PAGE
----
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When Depression and Anxiety Speak


Editor’s note: If you experience suicidal thoughts, the following post could be potentially triggering. You can contact the Crisis Text Line by texting “START” to 741-741.

When my anxiety speaks, it’s fast, incoherent and makes several interruptions. Consciously paying attention to my actual thoughts is exhausting. If I can make anything out in the chaos, I typically hear words like, “should,” “what if,” “hate,” “can’t” and “why.” When I choose to not consciously pay attention to the noise inside my head, I grind my teeth, clench my jaw, tighten my shoulders and try to move on with my day.

But some days, I can’t. Some days, I feel like I am falling into a pit of voices that all shame me, mock me and I feel helpless and terrified. Some days, I feel everything. Crying feels good though and it becomes all I know. I keep crying because it’s the only thing telling me I am alive. I am surviving by crying. There comes a point where I become angry. Self-harm comes into play. I want out of this mess, so I scream. I run out of tears. That is when I fall into depression.

When depression speaks, it whispers shame statements behind me. It’s like hearing your name behind you where you have to turn around and face the person talking to you. When I face depression, I sink. I sink into the pit and make a bed there. I feel numb and worthless, yet anxiety is still near by to make sure they aren’t done with me yet. Depression tells me lies. I will never change. I can’t change. There is no hope. There is self-harm, there is alcohol, there are a number of ways to feel. I desperately want to feel the intensity of this, but it’s so hollow. I am in a hallway with no emotion, just anxiety banging on the walls. I self-harm to document what is happening inside and to punish myself. I’m never really connected with myself when it happens. I feel alone. I feel like I am never going to make it. I feel “crazy.”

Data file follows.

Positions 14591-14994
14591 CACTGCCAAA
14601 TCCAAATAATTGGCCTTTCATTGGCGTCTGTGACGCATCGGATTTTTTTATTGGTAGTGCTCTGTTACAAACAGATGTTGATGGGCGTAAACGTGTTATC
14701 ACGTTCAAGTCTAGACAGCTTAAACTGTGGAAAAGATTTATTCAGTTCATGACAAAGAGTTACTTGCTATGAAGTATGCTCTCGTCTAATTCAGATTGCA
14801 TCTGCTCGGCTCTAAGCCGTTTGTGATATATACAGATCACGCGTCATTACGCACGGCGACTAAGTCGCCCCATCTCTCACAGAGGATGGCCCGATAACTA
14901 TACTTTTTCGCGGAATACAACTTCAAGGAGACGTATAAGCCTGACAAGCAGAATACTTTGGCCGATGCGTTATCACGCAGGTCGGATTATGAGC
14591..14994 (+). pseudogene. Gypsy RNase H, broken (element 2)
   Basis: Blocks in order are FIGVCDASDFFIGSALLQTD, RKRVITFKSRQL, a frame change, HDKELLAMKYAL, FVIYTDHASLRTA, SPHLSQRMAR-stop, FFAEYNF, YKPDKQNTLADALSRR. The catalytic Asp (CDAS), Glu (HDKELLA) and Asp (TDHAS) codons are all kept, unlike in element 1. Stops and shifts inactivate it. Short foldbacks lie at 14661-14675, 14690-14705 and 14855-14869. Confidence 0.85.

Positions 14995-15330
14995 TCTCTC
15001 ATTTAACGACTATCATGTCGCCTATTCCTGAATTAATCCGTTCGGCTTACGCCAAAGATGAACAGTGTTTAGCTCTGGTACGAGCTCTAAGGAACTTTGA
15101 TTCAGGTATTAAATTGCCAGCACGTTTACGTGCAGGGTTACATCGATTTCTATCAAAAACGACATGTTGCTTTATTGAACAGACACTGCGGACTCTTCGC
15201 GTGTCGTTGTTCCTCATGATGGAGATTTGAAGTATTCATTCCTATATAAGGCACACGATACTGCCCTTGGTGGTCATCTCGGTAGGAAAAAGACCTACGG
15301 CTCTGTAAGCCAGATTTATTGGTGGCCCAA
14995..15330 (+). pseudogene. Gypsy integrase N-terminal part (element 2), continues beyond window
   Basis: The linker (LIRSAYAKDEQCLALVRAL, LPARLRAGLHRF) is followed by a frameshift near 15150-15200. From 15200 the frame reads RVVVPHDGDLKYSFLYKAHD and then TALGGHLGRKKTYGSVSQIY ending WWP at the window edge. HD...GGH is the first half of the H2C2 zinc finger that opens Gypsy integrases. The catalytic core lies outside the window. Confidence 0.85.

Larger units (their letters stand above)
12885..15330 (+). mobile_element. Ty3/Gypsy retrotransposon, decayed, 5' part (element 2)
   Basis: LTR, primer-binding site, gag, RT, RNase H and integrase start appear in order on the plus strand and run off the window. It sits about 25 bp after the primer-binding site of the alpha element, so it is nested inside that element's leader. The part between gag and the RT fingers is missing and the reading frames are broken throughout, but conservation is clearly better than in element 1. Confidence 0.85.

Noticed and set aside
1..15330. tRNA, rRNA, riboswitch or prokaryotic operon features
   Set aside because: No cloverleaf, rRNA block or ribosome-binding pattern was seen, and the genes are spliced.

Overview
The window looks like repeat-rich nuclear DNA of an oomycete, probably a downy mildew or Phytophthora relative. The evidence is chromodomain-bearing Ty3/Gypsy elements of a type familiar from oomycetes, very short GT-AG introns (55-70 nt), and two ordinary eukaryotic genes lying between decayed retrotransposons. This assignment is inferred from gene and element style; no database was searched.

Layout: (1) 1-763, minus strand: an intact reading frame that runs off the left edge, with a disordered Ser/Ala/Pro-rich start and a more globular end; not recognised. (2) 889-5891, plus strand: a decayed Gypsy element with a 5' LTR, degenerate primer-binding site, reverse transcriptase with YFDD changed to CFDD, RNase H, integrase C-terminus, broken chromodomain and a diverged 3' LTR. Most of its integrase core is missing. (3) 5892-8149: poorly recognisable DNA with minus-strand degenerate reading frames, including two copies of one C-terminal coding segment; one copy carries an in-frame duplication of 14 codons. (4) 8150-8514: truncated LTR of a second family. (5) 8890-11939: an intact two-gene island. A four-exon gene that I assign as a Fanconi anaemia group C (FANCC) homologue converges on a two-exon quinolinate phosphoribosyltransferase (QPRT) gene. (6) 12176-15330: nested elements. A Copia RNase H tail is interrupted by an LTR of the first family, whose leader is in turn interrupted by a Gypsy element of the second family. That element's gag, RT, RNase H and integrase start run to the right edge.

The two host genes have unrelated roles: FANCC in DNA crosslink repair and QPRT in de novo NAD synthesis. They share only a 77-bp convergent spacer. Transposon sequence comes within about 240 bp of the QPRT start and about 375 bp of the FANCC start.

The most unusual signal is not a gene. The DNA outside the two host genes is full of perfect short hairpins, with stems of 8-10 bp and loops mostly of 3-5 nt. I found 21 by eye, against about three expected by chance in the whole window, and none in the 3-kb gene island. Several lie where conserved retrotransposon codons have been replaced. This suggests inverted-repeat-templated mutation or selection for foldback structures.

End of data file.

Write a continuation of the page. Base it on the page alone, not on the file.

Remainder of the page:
And then anxiety decides to obsess over one of those lies. I decided to obsess over the belief that I am “crazy.” I fear I am so “crazy” for all of this. My teeth grind more and I might start crying on the freeway. I might start crying in class.

Miniature versions happen every hour sometimes. Their intensity is the same, but masked behind smiles and business. The pull between the numb, hopeless words of depression and the jolting, pressure-shaming of anxiety make for exhausting days.

Today wasn’t much different, but I went outside. I felt the pull when I woke up this morning. Stronger than usual. I cried for an hour feeling like hope was gone. I went outside in the sun. I walked for two hours. I even ran a little bit. I breathed. I breathed again. I still listened to depression and anxiety. They didn’t completely go away. But I breathed through it. I survived. And sometimes that’s what we have to give ourselves. The affirmation that we survived one day.

If you or someone you know needs help, visit our suicide prevention resources page.

If you need support right now, call the National Suicide Prevention Lifeline at 1-800-273-8255 or text “START” to 741-741.

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Thinkstock photo via opium_rabbit.